<img height="1" width="1" style="display:none" src="https://www.facebook.com/tr?id=192888919167017&amp;ev=PageView&amp;noscript=1">
Monday, March 4, 2024
March 4, 2024

Linkedin Pinterest

Mark your calendar, girl, for Sedaka at ilani

Singer-songwriter will be at casino Dec. 1; tickets on sale today

By , Columbian staff writer
2 Photos
Neil Sedaka
Neil Sedaka Photo Gallery

The fickle music industry tried dropping Neil Sedaka several times. Everybody knows what it kept rediscovering: Breaking up is hard to do. There, we’ve provided your earworm for the day. You’re welcome.

Tickets to a Dec. 1 Neil Sedaka show in the Cowlitz Ballroom at ilani go on sale at 10 a.m. today. Reserved seats are $25 and $45 via ilaniresort.com.

Sedaka, who celebrated his 80th birthday in April, was one of the founding fathers of the sweet, squeaky-clean American pop sound that once emerged like widgets from the legendary Brill Building songwriting factory in New York City. That’s where music impressario Don Kirschner put the young Sedaka and his songwriting partner, Howard Greenfield, to work writing tunes like “Where the Boys Are” for Connie Francis and “Oh! Carol” for Sedaka himself.

His catchy songs, easy manner and classical piano training made Sedaka a solo star by the late 1950s, and he scored that signature hit, “Breaking Up is Hard to Do,” in 1962. But when the British Invasion brought rowdier rock ‘n’ roll to these shores, Sedaka’s career took a tumble. He kept writing songs for talents like Frank Sinatra and the Monkees, but Sedaka the performer all but vanished from the scene.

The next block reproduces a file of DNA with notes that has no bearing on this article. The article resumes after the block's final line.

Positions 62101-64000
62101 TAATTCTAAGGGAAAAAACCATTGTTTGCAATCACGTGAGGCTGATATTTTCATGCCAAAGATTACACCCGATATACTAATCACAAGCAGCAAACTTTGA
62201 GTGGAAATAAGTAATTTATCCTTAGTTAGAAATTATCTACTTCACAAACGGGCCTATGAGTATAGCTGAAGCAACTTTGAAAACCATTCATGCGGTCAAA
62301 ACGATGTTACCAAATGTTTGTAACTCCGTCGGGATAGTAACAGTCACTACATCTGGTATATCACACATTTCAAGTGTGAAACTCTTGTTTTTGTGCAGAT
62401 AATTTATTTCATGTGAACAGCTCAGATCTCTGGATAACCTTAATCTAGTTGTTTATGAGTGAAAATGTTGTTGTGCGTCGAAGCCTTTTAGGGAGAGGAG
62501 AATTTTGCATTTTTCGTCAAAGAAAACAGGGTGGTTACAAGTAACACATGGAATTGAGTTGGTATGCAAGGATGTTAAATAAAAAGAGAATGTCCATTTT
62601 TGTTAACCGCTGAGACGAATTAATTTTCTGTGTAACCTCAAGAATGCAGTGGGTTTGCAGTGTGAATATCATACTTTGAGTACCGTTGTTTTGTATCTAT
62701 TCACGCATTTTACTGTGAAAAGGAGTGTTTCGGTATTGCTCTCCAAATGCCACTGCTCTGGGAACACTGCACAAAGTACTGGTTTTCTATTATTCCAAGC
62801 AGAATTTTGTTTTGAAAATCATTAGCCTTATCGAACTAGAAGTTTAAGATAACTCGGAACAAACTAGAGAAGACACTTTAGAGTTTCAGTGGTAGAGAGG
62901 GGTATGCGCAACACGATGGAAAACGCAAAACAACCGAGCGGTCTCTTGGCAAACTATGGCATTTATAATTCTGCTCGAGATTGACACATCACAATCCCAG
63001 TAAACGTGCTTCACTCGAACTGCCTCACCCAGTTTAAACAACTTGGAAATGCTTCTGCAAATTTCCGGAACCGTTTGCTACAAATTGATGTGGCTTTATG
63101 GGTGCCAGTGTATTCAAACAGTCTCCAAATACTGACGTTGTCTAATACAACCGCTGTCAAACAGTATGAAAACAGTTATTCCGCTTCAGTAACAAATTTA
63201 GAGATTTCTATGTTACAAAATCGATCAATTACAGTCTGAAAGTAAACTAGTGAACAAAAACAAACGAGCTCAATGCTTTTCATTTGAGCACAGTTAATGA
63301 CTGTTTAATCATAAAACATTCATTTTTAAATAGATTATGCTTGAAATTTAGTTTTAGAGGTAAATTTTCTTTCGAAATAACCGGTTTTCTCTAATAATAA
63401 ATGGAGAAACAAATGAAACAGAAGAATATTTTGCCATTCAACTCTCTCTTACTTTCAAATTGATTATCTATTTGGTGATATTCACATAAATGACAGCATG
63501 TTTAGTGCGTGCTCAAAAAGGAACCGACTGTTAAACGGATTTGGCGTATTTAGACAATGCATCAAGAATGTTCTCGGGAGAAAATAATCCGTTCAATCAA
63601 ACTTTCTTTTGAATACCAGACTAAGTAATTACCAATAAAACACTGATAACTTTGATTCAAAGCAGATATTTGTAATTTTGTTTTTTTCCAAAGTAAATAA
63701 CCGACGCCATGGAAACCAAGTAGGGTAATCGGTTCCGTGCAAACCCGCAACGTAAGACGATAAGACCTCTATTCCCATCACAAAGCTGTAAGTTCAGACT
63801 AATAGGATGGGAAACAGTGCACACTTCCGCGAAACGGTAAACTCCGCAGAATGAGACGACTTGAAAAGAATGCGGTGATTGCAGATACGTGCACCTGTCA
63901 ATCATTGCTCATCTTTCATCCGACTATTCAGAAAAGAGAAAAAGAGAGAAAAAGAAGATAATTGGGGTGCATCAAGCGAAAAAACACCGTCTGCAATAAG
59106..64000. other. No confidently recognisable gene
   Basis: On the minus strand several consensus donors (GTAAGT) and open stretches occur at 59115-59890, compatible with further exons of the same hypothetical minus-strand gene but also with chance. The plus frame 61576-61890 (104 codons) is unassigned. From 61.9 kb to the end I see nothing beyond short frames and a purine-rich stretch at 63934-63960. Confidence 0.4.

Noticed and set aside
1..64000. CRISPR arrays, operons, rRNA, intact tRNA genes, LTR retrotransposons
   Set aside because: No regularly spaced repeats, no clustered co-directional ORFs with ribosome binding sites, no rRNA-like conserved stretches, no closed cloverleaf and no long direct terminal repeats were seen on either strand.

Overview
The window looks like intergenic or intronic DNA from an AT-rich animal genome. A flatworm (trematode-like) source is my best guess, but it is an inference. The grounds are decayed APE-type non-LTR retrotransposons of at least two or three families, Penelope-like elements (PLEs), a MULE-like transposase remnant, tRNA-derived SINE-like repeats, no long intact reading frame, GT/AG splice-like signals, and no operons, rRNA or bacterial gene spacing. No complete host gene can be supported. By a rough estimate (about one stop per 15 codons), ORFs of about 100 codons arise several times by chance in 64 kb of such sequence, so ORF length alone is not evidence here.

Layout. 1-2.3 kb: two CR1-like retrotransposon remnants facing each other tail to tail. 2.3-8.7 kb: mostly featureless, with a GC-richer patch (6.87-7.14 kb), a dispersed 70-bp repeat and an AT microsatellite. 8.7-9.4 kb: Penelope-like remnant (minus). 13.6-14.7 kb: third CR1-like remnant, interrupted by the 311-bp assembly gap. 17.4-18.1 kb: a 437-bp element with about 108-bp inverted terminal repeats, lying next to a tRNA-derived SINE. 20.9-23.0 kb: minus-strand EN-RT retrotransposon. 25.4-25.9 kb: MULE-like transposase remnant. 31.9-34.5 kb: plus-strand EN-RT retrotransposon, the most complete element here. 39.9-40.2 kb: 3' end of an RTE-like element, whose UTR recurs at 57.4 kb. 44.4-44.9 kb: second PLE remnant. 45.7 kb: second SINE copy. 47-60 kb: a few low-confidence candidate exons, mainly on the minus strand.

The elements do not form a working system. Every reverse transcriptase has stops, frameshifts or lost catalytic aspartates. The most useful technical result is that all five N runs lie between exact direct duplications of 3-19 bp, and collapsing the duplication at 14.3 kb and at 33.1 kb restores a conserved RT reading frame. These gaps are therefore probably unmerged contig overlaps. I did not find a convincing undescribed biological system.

If You Go

What: Neil Sedaka.

When: 7 p.m. Dec. 1.

Where: Cowlitz Ballroom at ilani, 1 Cowlitz Way, Ridgefield.

Tickets: $25 and $45.

On the web:ilaniresort.com

He was back a decade later thanks to a chance meeting in London with the Rocket Man himself, Elton John, who was startled to learn that Sedaka was at loose ends, and signed him to his Rocket Record Company. Sedaka hit his stride again in the mid-1970s with a couple of gold-record albums, the monster hits “Laughter in the Rain” and “Love Will Keep Us Together,” which won a Record of the Year Grammy for the Captain and Tennille. He even wrote for a certain sparkly Swedish harmony group before it named itself ABBA.

Sedaka’s fortunes have risen, fallen and risen again since then, but since the late 2000s he’s been busy recording, touring the globe and soaking up tributes by younger singer-songwriters. His latest album of new compositions was “I Do It for Applause,” released in 2016.

“My main objective,” Sedaka says on his website, “is to always top the last collection, raise the bar and reinvent Neil Sedaka.”